One College Tradition Dismantled This Year: Java

by / 0 Comments / 316 View / September 18, 2014

For the first time in history, Python is the most popular introductory college course nationwide. For years in the past, Java reigned as the main language taught to undergraduates at the introductory level.  But according to the Association of Computer Machinary, Python is used as an introductory language now in 8 out of 10 colleges, which is an astounding transformation from years past. python Python has been a language on the rise, and its amicability is understandable.  The syntax is simpler by far.  For instance, to print “Hello World,” one must use the following Java snippet:

public class HelloWorld {

    public static void main(String[] args){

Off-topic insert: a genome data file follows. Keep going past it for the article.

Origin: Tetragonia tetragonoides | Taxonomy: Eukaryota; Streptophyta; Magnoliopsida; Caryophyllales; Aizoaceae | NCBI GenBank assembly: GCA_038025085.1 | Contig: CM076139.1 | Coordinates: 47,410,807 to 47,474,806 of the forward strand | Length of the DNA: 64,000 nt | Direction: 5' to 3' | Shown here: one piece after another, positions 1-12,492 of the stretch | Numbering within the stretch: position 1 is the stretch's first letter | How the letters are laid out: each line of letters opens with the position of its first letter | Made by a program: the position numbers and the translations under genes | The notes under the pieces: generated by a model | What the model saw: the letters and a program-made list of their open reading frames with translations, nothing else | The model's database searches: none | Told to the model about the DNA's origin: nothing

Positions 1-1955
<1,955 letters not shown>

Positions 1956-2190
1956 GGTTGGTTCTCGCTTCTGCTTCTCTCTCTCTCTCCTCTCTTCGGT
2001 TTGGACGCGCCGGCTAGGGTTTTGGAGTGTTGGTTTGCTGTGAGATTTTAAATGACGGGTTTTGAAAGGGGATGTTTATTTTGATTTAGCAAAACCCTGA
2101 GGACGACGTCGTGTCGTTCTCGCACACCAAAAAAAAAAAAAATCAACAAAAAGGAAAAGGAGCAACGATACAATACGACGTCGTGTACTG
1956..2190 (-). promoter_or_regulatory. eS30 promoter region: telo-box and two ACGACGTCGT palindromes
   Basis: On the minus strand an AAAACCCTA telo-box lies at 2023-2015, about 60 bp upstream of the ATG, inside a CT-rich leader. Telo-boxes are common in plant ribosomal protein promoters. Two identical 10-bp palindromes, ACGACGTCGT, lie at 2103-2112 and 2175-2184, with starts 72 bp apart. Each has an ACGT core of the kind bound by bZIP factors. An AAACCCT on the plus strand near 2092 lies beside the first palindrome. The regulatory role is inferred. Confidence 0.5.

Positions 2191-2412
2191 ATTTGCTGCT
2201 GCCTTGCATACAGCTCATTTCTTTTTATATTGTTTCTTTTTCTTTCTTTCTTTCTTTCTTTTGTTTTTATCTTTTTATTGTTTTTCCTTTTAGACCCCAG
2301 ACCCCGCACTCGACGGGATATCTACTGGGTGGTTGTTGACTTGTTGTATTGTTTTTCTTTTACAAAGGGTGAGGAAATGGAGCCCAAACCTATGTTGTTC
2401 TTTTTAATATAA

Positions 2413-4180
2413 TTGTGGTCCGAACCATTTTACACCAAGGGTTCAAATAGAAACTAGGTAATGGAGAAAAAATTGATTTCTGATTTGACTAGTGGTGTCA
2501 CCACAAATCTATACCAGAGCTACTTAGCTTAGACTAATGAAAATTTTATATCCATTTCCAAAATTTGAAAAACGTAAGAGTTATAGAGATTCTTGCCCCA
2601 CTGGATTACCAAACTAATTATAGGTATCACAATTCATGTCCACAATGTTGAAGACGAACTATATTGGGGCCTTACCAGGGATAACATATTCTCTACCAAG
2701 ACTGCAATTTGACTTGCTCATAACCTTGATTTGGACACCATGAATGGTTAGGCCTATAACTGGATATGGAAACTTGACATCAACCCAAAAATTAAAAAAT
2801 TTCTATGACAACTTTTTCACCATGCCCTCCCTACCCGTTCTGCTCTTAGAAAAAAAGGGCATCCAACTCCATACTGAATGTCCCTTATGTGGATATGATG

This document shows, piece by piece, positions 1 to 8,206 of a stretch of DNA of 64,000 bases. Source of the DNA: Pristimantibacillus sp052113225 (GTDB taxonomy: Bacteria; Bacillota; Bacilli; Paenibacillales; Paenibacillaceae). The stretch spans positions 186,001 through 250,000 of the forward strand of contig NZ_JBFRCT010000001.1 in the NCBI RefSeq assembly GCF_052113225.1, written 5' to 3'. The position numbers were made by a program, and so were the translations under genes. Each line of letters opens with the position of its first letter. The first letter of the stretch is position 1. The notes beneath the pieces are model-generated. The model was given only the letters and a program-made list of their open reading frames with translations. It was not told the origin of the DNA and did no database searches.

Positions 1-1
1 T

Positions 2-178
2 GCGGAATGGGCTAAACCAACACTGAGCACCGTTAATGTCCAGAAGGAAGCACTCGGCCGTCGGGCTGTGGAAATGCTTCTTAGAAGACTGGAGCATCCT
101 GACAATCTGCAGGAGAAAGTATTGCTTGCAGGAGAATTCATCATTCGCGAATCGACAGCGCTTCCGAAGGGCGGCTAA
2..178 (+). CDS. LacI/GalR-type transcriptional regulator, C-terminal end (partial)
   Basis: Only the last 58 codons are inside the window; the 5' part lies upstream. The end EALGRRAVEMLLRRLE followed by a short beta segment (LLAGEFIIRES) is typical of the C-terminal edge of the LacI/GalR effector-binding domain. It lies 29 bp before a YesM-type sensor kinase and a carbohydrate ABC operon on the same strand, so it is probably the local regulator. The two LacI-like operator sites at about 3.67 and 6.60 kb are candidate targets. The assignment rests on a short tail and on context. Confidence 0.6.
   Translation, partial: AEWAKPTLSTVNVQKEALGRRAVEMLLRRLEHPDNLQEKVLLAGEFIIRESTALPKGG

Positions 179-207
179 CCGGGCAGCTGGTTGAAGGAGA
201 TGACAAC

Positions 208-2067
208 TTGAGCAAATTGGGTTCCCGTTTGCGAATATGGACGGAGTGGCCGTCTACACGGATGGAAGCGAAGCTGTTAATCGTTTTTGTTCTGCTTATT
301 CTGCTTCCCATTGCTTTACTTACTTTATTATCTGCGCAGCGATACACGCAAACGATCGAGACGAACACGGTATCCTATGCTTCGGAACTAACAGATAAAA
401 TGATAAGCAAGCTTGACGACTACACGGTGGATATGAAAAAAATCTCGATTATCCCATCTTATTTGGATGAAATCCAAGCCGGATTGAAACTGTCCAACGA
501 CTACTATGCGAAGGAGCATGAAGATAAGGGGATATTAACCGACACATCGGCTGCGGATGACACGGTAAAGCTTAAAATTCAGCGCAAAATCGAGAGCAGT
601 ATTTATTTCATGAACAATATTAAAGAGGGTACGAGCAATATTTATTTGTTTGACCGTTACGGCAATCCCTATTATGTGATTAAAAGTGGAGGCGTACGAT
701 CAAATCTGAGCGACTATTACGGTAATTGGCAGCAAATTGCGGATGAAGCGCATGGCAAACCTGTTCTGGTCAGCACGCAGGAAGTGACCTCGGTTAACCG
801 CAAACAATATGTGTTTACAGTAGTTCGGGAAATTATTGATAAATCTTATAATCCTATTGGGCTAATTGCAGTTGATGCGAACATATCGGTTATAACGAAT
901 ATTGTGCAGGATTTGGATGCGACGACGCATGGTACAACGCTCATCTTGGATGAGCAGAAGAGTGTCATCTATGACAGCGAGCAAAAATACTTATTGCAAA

System.out.println("Hello, World");
    }

}

Complicated?  For a beginner, sure.   Meanwhile, let’s print “Hello World” in Python:

print "Hello, World"

The ease to get started has made Python more accessible to new students, which has its own benefit of encouraging more individuals to get into programming.  When Java and C++ replaced Pascal, it was because of their universal usability.  While C++ remains a critical and useful language, both C++ and Java suffer steep learning curves for new programmers, and for an introductory class at a college where many students didn’t have access to or chose not to take an AP course in Java, Python is more appealing to pick up. Other languages such as Scala, Objective-C, Matlab, and web applicable languages like Javascript are taught on a curriculum by curriculum basis, often scoped as electives.  But for the next class of college graduates, the main general understanding of programming will be done through Guido Rossum’s Python project in the late 80’s, that eventually accelerated to being extraordinarily popular.  And for introductory Comp-Sci 100X, the most popular.